To tell someone to remove themselves from social media in this day and age is akin to telling someone to stop existing. "We have a climate now where people are getting more attention through self-promotion on social media, but are completely unprepared for the fact that it does bring to them false attachments," Claire told me. "You post about what you're doing and who you're with, and it does get easy to stalk you."
Even if the LAPD had been more sympathetic to Claire's case, there's only so much they could've done. Stalking laws are slowly adapting to modern times—harassment through email or social media is, for example, now a crime in states like California—but the act of stalking itself is still a low-level crime, and one that's hard to punish. Stalking crimes are generally labeled as misdemeanors that occur in conjunction with the act of stalking, such as vandalism or in-person verbal threats. The most a victim of stalking can currently do, legally, is serve a restraining order against their stalker. But even that can be difficult to accomplish. When attempting to file a restraining order against her stalker, Claire says she was told that because he had no physical address he could not officially be "served" the paperwork, making the restraining order only pending as opposed to permanent. It wasn't, she says, until he was caught in San Francisco, after showing up to the workplace of a woman he went to high school with, that authorities could officially serve him. "Even after all this, they still let him go," Claire told me. "Immediately [after] getting my restraining order, he contacted me."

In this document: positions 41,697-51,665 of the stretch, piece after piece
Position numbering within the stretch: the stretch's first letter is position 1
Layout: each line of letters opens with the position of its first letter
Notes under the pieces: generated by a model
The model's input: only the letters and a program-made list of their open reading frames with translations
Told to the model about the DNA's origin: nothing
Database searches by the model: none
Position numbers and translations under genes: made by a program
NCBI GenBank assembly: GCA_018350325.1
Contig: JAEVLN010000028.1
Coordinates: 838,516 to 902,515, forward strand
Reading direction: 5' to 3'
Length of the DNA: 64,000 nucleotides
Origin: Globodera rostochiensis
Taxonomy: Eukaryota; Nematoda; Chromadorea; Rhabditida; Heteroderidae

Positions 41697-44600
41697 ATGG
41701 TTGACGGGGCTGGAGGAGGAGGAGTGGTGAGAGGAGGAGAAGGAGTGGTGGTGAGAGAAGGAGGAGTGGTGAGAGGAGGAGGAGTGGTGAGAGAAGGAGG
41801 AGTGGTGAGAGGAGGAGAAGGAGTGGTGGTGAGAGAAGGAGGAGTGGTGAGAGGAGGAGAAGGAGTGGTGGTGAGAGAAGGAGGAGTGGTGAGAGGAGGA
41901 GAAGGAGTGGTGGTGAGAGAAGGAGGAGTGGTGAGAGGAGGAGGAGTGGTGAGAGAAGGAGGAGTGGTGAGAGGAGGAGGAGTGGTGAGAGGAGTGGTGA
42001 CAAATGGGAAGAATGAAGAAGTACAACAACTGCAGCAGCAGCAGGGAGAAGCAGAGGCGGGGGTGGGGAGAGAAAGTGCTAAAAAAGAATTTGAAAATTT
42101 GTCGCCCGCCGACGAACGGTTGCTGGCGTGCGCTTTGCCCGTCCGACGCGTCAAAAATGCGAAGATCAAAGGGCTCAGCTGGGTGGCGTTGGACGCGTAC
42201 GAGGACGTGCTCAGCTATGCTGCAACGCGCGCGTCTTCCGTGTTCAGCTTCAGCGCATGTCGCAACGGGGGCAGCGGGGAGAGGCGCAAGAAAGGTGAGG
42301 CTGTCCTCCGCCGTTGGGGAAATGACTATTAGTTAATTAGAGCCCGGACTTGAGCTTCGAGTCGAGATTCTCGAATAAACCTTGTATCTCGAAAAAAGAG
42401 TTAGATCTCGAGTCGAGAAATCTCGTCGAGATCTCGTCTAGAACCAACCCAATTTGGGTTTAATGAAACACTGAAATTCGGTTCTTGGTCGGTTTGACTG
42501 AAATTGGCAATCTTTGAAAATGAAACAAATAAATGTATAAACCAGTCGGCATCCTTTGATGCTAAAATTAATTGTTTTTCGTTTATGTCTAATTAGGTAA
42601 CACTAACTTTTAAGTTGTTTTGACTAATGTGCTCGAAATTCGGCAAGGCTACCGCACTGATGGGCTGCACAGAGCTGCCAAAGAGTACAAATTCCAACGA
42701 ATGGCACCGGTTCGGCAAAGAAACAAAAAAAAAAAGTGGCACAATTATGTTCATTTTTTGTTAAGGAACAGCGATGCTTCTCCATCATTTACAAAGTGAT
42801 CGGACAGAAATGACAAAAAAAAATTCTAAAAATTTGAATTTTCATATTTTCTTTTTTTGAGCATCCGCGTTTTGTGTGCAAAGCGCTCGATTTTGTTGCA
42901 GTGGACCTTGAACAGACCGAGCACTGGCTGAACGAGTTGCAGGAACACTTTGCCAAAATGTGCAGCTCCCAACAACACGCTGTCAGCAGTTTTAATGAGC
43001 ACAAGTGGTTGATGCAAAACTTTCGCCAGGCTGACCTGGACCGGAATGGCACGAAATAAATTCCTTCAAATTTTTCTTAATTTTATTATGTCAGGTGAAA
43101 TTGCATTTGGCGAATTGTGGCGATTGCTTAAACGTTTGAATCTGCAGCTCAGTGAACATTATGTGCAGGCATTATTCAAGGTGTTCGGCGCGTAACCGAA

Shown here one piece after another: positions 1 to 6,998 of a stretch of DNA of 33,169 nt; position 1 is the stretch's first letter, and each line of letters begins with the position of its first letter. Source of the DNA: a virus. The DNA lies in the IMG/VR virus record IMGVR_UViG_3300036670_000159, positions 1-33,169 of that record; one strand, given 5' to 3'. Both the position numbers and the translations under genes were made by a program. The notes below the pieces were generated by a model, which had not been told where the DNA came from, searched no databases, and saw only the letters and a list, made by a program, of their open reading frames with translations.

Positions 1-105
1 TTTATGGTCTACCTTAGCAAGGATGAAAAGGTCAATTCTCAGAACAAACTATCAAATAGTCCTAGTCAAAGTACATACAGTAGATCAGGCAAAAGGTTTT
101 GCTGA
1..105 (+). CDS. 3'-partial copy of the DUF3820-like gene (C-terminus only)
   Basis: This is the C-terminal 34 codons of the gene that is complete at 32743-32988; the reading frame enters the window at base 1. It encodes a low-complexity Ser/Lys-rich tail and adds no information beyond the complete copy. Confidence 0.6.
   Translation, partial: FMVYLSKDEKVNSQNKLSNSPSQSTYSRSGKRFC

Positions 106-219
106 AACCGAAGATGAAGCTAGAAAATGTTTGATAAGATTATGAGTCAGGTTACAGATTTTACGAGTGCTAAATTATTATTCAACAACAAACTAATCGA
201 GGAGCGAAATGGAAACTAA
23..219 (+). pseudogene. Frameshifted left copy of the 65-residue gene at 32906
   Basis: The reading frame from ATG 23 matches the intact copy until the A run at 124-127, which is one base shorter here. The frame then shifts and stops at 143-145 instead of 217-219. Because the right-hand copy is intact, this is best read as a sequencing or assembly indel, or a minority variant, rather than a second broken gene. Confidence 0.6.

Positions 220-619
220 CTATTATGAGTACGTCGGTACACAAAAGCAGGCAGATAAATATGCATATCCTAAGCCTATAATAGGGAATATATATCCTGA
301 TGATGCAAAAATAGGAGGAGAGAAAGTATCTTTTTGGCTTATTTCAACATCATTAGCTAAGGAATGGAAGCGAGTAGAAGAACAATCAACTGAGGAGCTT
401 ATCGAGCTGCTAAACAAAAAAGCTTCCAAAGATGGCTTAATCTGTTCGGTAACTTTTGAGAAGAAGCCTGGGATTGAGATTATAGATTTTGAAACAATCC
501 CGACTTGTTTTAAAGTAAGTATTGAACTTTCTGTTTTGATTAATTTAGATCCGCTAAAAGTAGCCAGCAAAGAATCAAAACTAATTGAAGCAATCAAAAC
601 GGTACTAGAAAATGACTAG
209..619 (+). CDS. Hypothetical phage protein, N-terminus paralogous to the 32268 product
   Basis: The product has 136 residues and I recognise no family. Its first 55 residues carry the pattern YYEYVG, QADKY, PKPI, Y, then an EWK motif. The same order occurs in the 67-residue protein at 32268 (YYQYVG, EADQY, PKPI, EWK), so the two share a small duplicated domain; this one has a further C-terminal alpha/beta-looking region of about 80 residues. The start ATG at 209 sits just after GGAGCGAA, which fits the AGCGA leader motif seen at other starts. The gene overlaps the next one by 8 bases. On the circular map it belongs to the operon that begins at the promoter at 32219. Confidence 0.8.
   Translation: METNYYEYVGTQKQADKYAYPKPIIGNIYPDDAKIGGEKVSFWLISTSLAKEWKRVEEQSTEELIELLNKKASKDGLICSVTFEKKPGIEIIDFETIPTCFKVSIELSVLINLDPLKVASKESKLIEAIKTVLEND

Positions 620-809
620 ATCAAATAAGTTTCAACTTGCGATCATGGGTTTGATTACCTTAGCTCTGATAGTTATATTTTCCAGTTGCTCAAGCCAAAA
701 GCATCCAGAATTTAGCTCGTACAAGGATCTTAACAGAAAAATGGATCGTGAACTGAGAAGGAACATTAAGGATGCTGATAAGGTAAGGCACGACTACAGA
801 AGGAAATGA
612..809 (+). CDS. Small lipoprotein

So Claire took her protection into her own hands. She taught herself to check IP addresses every time he sent an email, to find out whether or not he was contacting her in California or another state. "If he was in California, I was in high alert because I felt like he could find me. If he was in a different state, I could breathe a little easier that day," she told me. "This became my normalized routine."
Now, after five years of constant anxiety, Claire says it's time we reexamined the way we deal with stalking in the United States. She's made appearances on Crime Watch Daily to talk about her experience and is being featured in an upcoming episode of 48 Hours. And then there's her work with California Congressman Adam Schiff, who collaborated on legislation that would emphasize the greater threat of cyber stalking and internet threats. Part of this new proposed legislation, which has been presented to the Department of Justice, includes creating a national stalker registry that would list the name of a convicted stalker regardless of what state they were convicted in.
On top of that, Claire and Schiff want to change the law so that it's possible for restraining orders to be served via email, as well as ankle monitors to be worn by convicted stalkers once they're set free. Outside of taking government action, she is also forming a non-profit organization along with California-based lawyer Peggy Farrell that will help protect stalking victims and provide them with proper legal help.
Claire is the first to point out that it's not glamorous work, but if it saves someone else five years of constant anxiety, it's worth it.
"No one wants to be the face of stalking," Claire said. "[but] we have seven million Americans being stalked and we haven't done shit for them. I want to change that."